Harriet park playground

This empty patch of dirt contained a playground until the last week of July.

Anyone who went to the Concert in the Park at Harriet Park on Thursday, July 25, was likely to notice something was missing: a playground.

The 25-year-old tot spot with swings, a slide and ride-on toys in the northeast corner of the city’s oldest community park met its demise earlier that week after city officials deemed it was no longer safe.

While some residents have complained on social media and in emails they still had a use for it, parks and urban forestry director Dave Walker noted the playground structure lasted six years longer than it was originally supposed to.

“When the new structure was put up in 2013, we were planning to remove the old one but had some neighborhood inquiries about leaving it up,” Walker told the Press in an email. “It was not yet unsafe, and since we had moved the location of the new one, I agreed to leave it up until it became a hazard.”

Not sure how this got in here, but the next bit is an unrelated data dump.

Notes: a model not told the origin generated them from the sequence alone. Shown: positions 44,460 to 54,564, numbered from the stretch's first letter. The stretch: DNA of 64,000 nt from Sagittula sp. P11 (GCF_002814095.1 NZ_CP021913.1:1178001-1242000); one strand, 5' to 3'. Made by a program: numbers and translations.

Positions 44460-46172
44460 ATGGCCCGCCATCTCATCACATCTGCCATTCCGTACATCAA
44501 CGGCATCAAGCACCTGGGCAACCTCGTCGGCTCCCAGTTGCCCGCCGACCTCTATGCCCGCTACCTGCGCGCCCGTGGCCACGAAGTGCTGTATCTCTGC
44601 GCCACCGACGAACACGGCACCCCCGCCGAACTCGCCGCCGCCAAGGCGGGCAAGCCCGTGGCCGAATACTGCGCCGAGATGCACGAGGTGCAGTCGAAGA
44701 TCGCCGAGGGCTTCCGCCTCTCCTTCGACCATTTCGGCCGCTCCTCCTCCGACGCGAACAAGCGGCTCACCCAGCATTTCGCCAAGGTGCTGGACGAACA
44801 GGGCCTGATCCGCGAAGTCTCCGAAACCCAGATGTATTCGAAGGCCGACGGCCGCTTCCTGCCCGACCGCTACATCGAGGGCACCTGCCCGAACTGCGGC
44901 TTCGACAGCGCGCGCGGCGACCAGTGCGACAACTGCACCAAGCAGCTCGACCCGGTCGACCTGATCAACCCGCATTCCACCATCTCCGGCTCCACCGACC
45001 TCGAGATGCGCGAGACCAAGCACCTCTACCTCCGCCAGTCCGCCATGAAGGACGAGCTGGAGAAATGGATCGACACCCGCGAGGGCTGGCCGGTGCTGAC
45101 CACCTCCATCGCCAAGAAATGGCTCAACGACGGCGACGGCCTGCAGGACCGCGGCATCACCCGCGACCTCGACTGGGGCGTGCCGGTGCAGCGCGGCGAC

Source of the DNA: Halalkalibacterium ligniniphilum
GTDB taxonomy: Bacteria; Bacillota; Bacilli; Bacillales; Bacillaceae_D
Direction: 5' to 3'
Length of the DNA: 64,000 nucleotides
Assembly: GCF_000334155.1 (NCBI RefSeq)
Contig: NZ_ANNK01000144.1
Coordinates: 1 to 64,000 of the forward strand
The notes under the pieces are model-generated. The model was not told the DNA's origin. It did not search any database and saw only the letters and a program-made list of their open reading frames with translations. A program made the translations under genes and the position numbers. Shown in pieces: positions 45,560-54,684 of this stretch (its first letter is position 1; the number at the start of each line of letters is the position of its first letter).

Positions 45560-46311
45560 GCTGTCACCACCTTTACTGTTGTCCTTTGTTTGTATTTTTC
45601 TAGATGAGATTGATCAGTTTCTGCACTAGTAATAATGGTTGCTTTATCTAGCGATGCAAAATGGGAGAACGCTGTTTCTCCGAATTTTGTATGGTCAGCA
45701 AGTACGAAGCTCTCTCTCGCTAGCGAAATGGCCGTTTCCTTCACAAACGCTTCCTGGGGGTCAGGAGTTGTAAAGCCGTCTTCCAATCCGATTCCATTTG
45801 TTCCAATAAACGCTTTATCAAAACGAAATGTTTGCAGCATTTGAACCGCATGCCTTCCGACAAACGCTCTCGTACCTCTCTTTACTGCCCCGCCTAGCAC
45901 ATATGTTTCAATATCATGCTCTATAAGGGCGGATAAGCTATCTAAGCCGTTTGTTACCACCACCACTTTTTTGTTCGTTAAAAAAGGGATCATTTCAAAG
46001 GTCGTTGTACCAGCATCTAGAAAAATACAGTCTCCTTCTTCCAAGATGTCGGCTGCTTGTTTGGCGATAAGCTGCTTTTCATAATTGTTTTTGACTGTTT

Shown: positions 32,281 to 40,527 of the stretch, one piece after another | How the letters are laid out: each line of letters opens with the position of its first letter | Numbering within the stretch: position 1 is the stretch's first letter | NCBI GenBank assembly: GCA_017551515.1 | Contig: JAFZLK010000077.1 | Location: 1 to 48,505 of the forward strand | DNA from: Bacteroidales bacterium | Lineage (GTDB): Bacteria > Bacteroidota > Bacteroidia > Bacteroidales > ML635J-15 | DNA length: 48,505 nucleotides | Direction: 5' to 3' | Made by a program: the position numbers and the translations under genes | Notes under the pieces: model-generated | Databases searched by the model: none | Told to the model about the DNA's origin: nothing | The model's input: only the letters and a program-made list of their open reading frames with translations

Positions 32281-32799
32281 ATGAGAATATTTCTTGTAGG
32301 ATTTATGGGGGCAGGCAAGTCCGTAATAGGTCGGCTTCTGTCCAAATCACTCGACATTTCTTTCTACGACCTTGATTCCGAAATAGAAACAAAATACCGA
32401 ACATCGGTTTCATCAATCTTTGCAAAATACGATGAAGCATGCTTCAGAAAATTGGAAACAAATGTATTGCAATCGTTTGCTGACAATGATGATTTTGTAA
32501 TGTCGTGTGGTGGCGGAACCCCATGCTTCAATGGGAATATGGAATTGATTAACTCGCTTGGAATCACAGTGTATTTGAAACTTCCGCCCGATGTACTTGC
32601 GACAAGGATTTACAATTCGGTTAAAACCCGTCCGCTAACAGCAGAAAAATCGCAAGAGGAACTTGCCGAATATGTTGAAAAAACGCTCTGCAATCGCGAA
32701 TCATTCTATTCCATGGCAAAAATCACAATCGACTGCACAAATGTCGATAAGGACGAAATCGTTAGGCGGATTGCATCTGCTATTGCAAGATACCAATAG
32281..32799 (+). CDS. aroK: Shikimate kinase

This year, however, weather damage and years of use finally caught up to it, and the tube slide began to crack. Because the structure is so old, Walker said, replacement parts are no longer available and the sand base was not compliant with federal Americans with Disabilities Act guidelines. It was also too close to the road to not have a fence separating it.

The much larger, more used playground closer to the middle of the park was supposed to replace the old playground, rather than add to it, Walker said.

He added that he had attempted to fund another playground in recent years, but that did not get the support of elected officials.

“I remember the Finance committee asking how many of our other parks had two playgrounds,” he said. “When I said none, they decided it would be a bad idea to start that trend, and it was taken out of the budget.”

Mayor Luke Diaz pointed out that the council today is an almost completely different group of elected officials and that it might be worth exploring whether a second playground is worthwhile having at the park.

Email Verona Press editor Jim Ferolie at veronapress@wcinet.com.